Journal of Nanomaterials

Volume 2015 (2015), Article ID 810659, 10 pages

http://dx.doi.org/10.1155/2015/810659

## Symmetry-Dependent Spin Transport Properties and Spin-Filter Effects in Zigzag-Edged Germanene Nanoribbons

^{1}School of Physics and Electronics, Central South University, Changsha 410083, China^{2}School of Geosciences and Info-Physics, Central South University, Changsha 410083, China

Received 26 March 2015; Revised 2 July 2015; Accepted 5 July 2015

Academic Editor: Christian Brosseau

Copyright © 2015 Can Cao et al. This is an open access article distributed under the Creative Commons Attribution License, which permits unrestricted use, distribution, and reproduction in any medium, provided the original work is properly cited.

#### Abstract

We performed the first-principles calculations to investigate the spin-dependent electronic transport properties of zigzag-edged germanium nanoribbons (ZGeNRs). We choose of ZGeNRs with odd and even widths of 5 and 6, and the symmetry-dependent transport properties have been found, although the mirror plane is absent in ZGeNRs. Furthermore, even- and odd- ZGeNRs have very different current-voltage relationships. We find that the even 6-ZGeNR shows a dual spin-filter effect in antiparallel (AP) magnetism configuration, but the odd 5-ZGeNR behaves as conventional conductors with linear current-voltage dependence. It is found that when the two electrodes are in parallel configuration, the 6-ZGeNR system is in a low resistance state, while it can switch to a much higher resistance state when the electrodes are in AP configuration, and the magnetoresistance of 270% can be observed.

#### 1. Introduction

Graphene and graphene nanoribbons (GNRs) have attracted broad academic and industrial interests owing to their amazing properties [1, 2] and potential applications in nanodevices [3–5]. In particular, their applications in spintronics field [6–8] offer the most promising solutions for future high operating speed and energy-saving electronic devices. For instance, the zigzag graphene nanoribbon (ZGNR) is an anti-ferromagnetic insulator with considerable magnetic moment located at edge sites, which give rise to many unusual properties, such as half metallic [9], magnetoelectric effect [10, 11], and spin-filter effect [11, 12].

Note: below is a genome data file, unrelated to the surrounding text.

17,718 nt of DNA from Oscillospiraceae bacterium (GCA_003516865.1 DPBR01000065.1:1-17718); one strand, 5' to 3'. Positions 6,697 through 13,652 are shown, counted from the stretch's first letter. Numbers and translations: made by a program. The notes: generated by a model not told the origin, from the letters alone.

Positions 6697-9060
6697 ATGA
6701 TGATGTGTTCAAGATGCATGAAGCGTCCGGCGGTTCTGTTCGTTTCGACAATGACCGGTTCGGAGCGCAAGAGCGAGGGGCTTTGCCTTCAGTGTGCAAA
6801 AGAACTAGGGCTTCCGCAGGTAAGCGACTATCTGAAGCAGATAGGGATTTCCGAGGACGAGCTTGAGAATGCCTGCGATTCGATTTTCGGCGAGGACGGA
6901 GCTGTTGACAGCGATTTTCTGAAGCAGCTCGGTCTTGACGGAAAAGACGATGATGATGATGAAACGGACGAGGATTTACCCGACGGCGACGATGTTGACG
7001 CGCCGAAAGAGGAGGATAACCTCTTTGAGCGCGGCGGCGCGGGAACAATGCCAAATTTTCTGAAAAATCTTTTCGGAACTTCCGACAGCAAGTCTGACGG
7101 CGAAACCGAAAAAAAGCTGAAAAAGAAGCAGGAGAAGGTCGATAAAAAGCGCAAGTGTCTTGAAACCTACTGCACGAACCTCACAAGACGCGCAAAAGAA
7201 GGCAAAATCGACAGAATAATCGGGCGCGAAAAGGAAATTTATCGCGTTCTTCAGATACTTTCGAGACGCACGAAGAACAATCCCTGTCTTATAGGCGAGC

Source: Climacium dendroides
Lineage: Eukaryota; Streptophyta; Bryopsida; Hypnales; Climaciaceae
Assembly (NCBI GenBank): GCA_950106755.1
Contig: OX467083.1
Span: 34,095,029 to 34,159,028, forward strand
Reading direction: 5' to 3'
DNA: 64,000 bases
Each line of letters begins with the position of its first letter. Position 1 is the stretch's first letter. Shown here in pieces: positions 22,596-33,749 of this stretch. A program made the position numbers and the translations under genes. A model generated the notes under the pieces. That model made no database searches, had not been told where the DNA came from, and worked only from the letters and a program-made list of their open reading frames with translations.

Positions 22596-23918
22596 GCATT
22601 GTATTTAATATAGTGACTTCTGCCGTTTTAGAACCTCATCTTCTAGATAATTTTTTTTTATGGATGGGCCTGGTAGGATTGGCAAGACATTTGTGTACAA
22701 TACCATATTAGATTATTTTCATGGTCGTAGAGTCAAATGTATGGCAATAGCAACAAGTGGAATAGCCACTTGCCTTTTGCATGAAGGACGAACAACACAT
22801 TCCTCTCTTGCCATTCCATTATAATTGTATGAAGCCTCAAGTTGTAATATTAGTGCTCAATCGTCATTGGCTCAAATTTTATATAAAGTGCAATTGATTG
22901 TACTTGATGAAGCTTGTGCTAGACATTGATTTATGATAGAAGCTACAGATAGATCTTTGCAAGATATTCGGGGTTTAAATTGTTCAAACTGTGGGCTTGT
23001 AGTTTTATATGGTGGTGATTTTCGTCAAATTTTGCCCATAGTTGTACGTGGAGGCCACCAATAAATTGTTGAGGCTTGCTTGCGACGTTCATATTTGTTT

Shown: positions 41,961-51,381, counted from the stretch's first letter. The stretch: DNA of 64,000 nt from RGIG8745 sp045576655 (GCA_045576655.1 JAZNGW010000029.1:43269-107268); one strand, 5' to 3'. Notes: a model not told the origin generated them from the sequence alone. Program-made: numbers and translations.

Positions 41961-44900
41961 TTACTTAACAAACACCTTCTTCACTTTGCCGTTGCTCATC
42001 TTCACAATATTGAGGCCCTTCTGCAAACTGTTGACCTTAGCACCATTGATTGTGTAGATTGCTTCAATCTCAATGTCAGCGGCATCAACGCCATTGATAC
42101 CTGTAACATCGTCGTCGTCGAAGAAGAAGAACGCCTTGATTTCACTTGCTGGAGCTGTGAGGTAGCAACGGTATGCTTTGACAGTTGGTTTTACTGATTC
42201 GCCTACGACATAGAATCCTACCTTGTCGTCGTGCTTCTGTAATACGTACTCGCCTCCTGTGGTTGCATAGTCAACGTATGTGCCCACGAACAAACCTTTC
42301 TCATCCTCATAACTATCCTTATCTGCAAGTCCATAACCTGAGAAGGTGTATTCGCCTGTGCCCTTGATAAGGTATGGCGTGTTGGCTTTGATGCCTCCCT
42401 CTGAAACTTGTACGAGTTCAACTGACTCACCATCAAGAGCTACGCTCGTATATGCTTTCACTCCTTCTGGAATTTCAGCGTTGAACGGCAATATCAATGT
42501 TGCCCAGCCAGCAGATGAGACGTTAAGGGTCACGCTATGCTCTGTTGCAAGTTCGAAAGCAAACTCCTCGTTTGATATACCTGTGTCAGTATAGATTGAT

These interesting behaviors of graphene motivate the further exploration of honeycomb lattice with higher group IV elements. Walking down the periodic table from carbon to silicon (Si) to germanium (Ge) enhances the -orbital participation in their electronic behavior and thus develops strong electronic correlation. And there are many interesting magnetic and charge excitations behaviors that would be introduced. Theory predicts free standing silicene or germanene sheets and ribbons to be stable in a low puckered configuration [13–16]. Different from graphene, in silicene or germanene, two adjacent atoms belonging to the same sublattice are not in the same plane owing to the buckled structure of silicene or germanene. Thus, the buckled structural feature would give rise to tunable spin-valley coupled band structures, which accounts for many exotic transport [17, 18] and superconducting phenomena [19] and makes silicene and germanene good candidates for the spintronics [20–23]. The first-principle calculations show that the intrinsic carrier mobility of germanene sheet can even reach ~6 × 10^{5} cm^{2} V^{−1} s^{−1}, which is larger than that of graphene [24]. In particular, compared with Si, Ge has longer spin-diffusion length and the relative strong spin-orbit coupling would be helpful to the spin injection and the manipulation of spin [25, 26]. Thus, the developments of multifunctional germanene-based spintronics components and the corresponding nanodevices design are more worth studying thoroughly. A feasible approach to realize germanene-based spintronics is to construct the device junctions of germanium nanoribbons (ZGeNRs) and then systematically study the transport properties as fundamental and crucial components of germanene-based circuits. Recently, intriguing transport phenomena have been found in zigzag graphene nanoribbons (ZGNRs) [27], zigzag -graphyne nanoribbons [28], and silicene nanoribbons (ZSiNRs) with buckled structure [21], where symmetric and asymmetric zigzag ribbons are found to have completely different - characteristics despite the similarity of their band structure. More interestingly, bipolar spin diode behavior was observed in symmetry devices. Spin polarization and direction of the current through the device can be controlled through either the voltage or magnetic configuration of the electrodes. Such freedom in controlling the spin-polarized current is useful in design of spin devices such as rectification and amplification for spintronics. However, until now, no one is working on the spin transport property of symmetric and asymmetric ZGeNRs. Developments of multifunctional germanium-based spintronics devices that offer effective manipulation of spin-polarized current are an important supplement of exploration of spintronics.